ZB, Vingirai settle wrangle

......Now eyes capital preservation

July 8, 2021

RYAN CHIGOCHE

Listed financial services group, ZB Financial Holdings Limited (ZBFHL) and businessman, Nicholas Vingirai’s Transnational Holdings Limited (THL) have settled their long running legal battle with the latter withdrawing a case before the courts, Business Times reports.

The withdrawal of the Supreme Court case comes after the government ceded its stake in ZBFHL to THL.

“The long-standing legal dispute between the company (ZBFHL) and THL regarding the ownership of Intermarket Holdings Limited (IHL) was resolved by the withdrawal of THL’s appeal at the Supreme Court of Zimbabwe. This followed a settlement arrangement in which the Government of Zimbabwe ceded its shareholding in the company (ZBFHL) to THL in transactions,” ZBFHL board chairperson Pamela Chiromo said.

 

In 2004, the government through the Reserve Bank of Zimbabwe (RBZ) seized IHL, which Vingirai controlled through THL with the administration saying it was bailing out troubled banks at the height of hyperinflation.

The administration later sold IHL to ZB.

 

Assets that belonged to THL included Intermarket Building Society, Intermarket Discount House, Intermarket Life Assurance, and a considerable equity stake in Mashonaland Holdings.

Today, these form the bulk of the ZB group’s asset base.

For more than 10 years, Vingirai has been pushing for a mutual separation of the ZB and IHL, which have been operating as a single entity.

 

Vingirai felt the shareholding IHL held in the group was relatively less than it is entitled to.

 

However, a few years ago, the government and Vingirai appeared to have struck a deal after the administration offered more than 20% stake to Vingirai.

 

But, the National Social Security Authority (NSSA), which was a major shareholder in the group then with 37.8% stake, resisted the allocation of further shares to THL, which had 21.44% shareholding, resulting in Vingirai approaching the Supreme Court.

 

However, NSSA, which also forced the removal of three THL nominees to ZB board — Mike Mahachi, Mike Manyika and Zororo Muranda, including the return of Vingirai as a non-executive director, has since offloaded its stake in ZB.

NSSA’s majority stake in ZB was snapped by a mysterious buyer.

 

With the wrangle over, Chiromo said capital preservation has emerged as a focal point for ZBFHL in its bid to increase profitability in an environment characterised by high inflation.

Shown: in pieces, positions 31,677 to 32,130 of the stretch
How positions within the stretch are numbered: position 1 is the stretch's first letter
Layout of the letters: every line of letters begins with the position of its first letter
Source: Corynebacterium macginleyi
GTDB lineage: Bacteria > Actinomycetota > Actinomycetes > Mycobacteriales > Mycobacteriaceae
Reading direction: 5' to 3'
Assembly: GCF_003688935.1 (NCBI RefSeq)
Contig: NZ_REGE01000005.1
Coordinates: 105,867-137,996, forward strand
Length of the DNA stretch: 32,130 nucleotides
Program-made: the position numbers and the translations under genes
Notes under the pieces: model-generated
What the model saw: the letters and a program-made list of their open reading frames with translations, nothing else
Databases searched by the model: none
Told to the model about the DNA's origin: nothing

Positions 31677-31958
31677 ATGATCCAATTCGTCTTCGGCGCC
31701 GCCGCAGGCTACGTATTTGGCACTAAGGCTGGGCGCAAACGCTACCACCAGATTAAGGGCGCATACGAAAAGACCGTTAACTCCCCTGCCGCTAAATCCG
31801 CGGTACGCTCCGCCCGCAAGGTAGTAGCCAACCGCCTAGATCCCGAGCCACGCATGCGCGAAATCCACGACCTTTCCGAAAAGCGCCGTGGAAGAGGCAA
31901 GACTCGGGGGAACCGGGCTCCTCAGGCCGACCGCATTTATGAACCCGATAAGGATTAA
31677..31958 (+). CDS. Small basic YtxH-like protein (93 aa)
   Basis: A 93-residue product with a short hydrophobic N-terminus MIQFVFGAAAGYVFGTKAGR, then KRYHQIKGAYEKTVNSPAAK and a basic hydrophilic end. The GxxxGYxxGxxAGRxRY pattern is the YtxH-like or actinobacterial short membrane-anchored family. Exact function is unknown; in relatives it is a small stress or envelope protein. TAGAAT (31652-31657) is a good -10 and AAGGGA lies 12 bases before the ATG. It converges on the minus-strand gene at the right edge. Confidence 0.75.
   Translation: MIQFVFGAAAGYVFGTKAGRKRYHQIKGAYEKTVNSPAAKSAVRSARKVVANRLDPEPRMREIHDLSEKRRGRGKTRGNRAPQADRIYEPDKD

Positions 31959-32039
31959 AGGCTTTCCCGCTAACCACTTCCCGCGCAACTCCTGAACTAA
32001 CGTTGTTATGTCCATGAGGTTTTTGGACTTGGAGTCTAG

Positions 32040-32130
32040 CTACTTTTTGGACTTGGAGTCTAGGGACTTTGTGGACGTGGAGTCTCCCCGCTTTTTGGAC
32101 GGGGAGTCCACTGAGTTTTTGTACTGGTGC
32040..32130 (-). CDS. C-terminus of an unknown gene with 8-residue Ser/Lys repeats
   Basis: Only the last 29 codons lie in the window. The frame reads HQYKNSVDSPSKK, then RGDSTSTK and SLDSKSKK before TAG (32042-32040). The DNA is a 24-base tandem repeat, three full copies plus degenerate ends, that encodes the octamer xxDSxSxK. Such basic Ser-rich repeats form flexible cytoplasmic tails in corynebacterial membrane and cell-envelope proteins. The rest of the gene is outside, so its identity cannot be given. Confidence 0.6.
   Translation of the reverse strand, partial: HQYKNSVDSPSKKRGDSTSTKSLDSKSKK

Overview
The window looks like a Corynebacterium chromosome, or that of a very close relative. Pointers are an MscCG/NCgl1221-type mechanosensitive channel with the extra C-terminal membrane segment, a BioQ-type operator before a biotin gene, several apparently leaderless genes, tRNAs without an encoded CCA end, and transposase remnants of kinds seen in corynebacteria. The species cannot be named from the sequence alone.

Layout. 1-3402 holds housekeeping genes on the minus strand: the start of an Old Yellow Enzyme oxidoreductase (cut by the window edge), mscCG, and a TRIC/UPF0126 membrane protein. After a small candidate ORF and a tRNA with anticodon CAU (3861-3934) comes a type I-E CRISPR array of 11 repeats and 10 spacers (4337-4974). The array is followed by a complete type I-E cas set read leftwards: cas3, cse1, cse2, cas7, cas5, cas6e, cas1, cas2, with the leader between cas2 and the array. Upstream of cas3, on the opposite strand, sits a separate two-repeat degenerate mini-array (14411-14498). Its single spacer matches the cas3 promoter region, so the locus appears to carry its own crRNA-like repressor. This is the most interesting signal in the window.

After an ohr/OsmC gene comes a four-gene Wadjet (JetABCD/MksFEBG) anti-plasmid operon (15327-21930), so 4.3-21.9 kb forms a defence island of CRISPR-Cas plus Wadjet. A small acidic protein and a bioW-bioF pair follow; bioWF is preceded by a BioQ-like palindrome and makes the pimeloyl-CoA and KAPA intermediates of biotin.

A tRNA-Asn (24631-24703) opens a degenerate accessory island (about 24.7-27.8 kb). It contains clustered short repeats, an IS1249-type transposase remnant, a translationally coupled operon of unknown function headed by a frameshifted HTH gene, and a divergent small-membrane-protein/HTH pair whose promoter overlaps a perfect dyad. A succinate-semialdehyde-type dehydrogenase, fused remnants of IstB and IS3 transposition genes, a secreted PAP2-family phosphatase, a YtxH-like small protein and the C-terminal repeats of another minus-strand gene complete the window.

“The operating environment remained beset with significant headwinds with the outbreak of Covid-19 pandemic taking centre stage, exacerbating an already fragile domestic economy,” Chiromo said.

 

She added: “The group will proceed with cautious optimism in the short to medium-term. It remains imperative for the group to continuously seek ways to preserve its capital from value erosion occasioned by inflation.”

 

The group, Chiromo said, would also place increased importance on the need to build digital capacities for customers in a sustainable way because of the new normal brought about by the Covid-19 pandemic.

 

Total income for the group declined 9% to ZWL$3.3bn in the 12 months to December 31, 2020 from ZW$3.7bn in 2019 , underpinned by an 87% decrease in fair value adjustments, to ZWL$0.136bn from ZWL$1bn in 2019.

 

Interest income rose to ZWL$378m from ZWL$318m in 2019.

Income from commissions also fell in real terms by 8% to ZWL$1.14bn from ZW$1bn in 2019, as inflation continued to outpace rate adjustments for commissions and fees.

“The subdued revenue performance in 2020 was mainly due to the combined effects of low-cost absorption as performance of most economic sectors receded.

 

This was compounded by the freeze on banking fees by the authorities which was necessary to ameliorate the effects of Covid-19 on industry and the general public,” acting group CEO, Fanuel Kapanje said.

 

Operating costs shot 25% to ZWL$2.8bn from ZWL$2.2bn in 2019.

Return on equity was down to 15% from 58% in 2019 while liquidity ratio went down to 79% from 88%.

Cost to income ratio rose to 84% from 61% in 2019. Profit for the group plunged 45% in the

period under review to ZWL$1.1bn from ZWL$1.9bn reported in the previous year.

 

Total assets for the group stood at ZWL$19bn, reflecting a 21% increase from ZWL$15.6bn in the prior comparative period.

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